After looking online and through numerous stores for a clear see-through bird feeder I can attach on the outside of my second story window, that didn't cost an arm and a leg, I completely gave up and decided to make my own.
After making a couple rough versions, and making a few mistakes, I think I've got a good one that's worthy of sharing, so here it goes:
*1 sheet of 11x14 (or similar sized sheet) plexiglass. .093m works great- anything thicker is not necessary. ($3.57 at Home Depot)
* four small suction cups ($1.50)
*hot glue gun and glue
* A drill. Preferably a roto-tool or dremmel with a plastic cutting rotary bit (not required, but cool addition to the feeder)
*epoxy glue - I used a 2-part mix that set up in 5 minutes.
*Utility knife with new blade
Take the .093 mil sheet of plastic and draw your layout. I used a temporary vis-a-vis marker, knowing I'd be making adjustments. The cuts are coloured coded to show you the layout better.
The layout above shows the basic dimensions. There is a base/floor piece (dark blue) an orange front piece, a yellow back, two angled sides (green and pink) and an aqua roof.
The first thing I cut was the sides (the pink and green sections above). The cool thing about this project is that the measurements don't need to be all set up in advance; they are adjustable as you go along.
The one key thing is that your side pieces (pink and green) be the exact same size and shape, cut off from one side of the sheet of plastic, and be about 1/3 the width of the sheet. Cut this piece first.
With the .093 m sheet, I used a straight edge, used a new blade in my utility knife, pressing hard into the plastic, scoring it about 15 times. Then I turned the sheet over, made a couple of passes on the other side just for luck, then snapped the piece off with my hands.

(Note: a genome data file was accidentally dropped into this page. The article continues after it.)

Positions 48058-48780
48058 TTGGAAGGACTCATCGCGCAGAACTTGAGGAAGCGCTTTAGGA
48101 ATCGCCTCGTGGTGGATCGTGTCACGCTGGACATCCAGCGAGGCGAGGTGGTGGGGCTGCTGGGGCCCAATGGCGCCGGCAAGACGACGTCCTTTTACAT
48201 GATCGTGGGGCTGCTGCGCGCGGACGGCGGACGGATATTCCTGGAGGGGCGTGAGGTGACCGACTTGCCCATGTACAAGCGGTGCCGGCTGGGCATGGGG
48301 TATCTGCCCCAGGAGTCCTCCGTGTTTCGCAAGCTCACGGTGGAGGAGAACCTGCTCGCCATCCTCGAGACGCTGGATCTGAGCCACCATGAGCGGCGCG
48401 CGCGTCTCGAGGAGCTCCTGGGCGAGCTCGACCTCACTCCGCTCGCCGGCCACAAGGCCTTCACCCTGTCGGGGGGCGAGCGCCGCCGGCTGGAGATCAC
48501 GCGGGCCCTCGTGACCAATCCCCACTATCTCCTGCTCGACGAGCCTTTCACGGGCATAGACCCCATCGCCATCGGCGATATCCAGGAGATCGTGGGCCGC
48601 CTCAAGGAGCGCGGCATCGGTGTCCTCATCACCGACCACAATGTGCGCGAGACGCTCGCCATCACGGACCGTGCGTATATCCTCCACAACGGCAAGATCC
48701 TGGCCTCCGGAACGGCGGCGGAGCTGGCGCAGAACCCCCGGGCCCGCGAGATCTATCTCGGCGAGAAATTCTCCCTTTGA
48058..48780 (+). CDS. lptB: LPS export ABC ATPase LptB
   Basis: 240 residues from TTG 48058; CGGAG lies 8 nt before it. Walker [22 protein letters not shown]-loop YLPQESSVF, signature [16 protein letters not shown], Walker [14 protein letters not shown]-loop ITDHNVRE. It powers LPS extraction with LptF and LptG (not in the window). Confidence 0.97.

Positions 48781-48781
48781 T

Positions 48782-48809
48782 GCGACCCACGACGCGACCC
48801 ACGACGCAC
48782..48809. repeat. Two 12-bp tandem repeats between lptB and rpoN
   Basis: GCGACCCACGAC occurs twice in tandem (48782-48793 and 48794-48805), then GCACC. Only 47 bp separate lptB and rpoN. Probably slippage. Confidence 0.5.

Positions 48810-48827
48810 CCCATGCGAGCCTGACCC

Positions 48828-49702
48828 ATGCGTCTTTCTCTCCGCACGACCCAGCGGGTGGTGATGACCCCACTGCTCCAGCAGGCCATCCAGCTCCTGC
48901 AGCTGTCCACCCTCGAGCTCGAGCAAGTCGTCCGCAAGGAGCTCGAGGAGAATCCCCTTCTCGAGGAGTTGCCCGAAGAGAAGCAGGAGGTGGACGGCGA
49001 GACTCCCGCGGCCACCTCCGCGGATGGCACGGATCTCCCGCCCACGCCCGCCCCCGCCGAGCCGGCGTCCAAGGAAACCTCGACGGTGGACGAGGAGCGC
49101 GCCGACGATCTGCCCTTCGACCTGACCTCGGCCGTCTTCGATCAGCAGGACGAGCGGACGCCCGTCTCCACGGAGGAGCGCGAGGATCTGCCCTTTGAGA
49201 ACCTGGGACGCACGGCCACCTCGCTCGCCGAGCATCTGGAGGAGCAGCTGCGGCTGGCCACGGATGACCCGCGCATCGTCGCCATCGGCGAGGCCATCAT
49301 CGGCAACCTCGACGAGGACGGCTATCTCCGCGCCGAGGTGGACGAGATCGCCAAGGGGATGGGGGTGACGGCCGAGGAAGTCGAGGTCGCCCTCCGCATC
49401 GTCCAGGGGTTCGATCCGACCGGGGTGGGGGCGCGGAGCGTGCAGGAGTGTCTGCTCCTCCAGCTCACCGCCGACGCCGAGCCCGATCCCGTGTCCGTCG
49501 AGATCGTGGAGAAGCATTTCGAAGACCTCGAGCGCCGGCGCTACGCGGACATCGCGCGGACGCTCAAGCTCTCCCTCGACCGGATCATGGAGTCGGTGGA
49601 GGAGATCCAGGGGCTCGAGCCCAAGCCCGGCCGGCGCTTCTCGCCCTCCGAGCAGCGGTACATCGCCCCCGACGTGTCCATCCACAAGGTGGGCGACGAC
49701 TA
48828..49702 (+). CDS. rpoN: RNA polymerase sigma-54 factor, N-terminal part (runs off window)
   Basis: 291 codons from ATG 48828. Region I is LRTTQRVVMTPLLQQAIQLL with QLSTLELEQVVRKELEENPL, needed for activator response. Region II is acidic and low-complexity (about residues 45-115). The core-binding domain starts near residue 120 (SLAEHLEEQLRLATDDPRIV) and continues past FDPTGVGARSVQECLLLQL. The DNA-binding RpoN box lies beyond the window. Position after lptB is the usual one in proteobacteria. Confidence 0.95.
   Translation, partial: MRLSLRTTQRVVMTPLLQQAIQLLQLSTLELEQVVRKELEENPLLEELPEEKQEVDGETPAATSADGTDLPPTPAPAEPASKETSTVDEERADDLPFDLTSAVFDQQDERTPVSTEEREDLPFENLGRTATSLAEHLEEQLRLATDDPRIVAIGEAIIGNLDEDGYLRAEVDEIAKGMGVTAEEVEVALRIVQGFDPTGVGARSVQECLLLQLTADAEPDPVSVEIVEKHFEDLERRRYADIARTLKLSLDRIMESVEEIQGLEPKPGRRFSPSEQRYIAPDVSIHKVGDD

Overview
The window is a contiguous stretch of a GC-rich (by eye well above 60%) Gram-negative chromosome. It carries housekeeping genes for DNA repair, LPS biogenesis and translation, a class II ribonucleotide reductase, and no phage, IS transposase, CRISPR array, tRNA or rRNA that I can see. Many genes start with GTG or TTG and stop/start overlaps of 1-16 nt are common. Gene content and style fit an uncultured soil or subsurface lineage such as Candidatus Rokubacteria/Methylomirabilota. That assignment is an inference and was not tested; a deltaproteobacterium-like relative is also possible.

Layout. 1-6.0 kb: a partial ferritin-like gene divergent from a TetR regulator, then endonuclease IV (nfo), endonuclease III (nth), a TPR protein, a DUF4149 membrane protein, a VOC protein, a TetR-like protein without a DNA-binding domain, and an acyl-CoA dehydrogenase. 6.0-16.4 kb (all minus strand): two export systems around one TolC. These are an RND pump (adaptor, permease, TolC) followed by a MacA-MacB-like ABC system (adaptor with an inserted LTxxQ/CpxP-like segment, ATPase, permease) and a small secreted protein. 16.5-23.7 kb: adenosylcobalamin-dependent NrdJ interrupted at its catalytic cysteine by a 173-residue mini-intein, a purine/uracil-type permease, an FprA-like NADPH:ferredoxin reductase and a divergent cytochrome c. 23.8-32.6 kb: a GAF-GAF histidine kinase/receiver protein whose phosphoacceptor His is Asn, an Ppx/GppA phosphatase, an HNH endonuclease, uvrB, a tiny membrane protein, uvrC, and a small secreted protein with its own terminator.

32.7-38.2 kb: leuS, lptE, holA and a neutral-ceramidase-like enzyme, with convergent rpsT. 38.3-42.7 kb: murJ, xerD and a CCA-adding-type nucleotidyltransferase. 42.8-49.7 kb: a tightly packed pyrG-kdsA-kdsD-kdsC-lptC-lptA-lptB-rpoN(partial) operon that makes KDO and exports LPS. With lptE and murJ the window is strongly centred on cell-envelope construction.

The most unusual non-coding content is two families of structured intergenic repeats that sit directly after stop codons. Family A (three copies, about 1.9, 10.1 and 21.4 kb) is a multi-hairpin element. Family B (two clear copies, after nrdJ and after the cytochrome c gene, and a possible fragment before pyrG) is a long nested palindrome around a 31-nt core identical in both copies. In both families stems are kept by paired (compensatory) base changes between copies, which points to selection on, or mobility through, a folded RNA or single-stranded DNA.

BTW: I tried this with a thicker piece of plastic and it muffed up the whole thing, cracking way off the line. I would NOT use anything thicker than .093.
Once the side piece is cut, you need to use the width of it to determine the size of the base (or floor) of the feeder. Turn the side piece sideways and use it to make and then cut the base (dark blue) piece.
Then cut an angle across the center of the side piece (to separate the pink piece from the green piece). It is important to measure carefully here so that the angles are the same for each piece once they are cut.
e.g. on a 14"x 4" long piece, draw a line from a mark made at 8" from the bottom of the left side of the plastic piece to a mark made 6"from the bottom on the other, so that the diagonal will be the same on each piece. Since these will both be set on the left and right sides, they need to be equal in size to hold the base and the roof together. (6+8=14; both pieces will match.)
Then cut the roof. It should be bigger than the base, and be slightly larger than the length of the diagonal you cut for the two side pieces.
Here I used the two angled pieces to make my marks, and used a straightedge to make my line and my cut with the utility knife.
Once the base is cut and the roof is cut, the only thing left to determine is how deep you want your feeder to be.
After a few tries, I've noted that a 4" feeder is just too deep. It freaks out the birds to have to get inside it. I settled on 1 3/4" deep and the finches and chickadees seem to like it.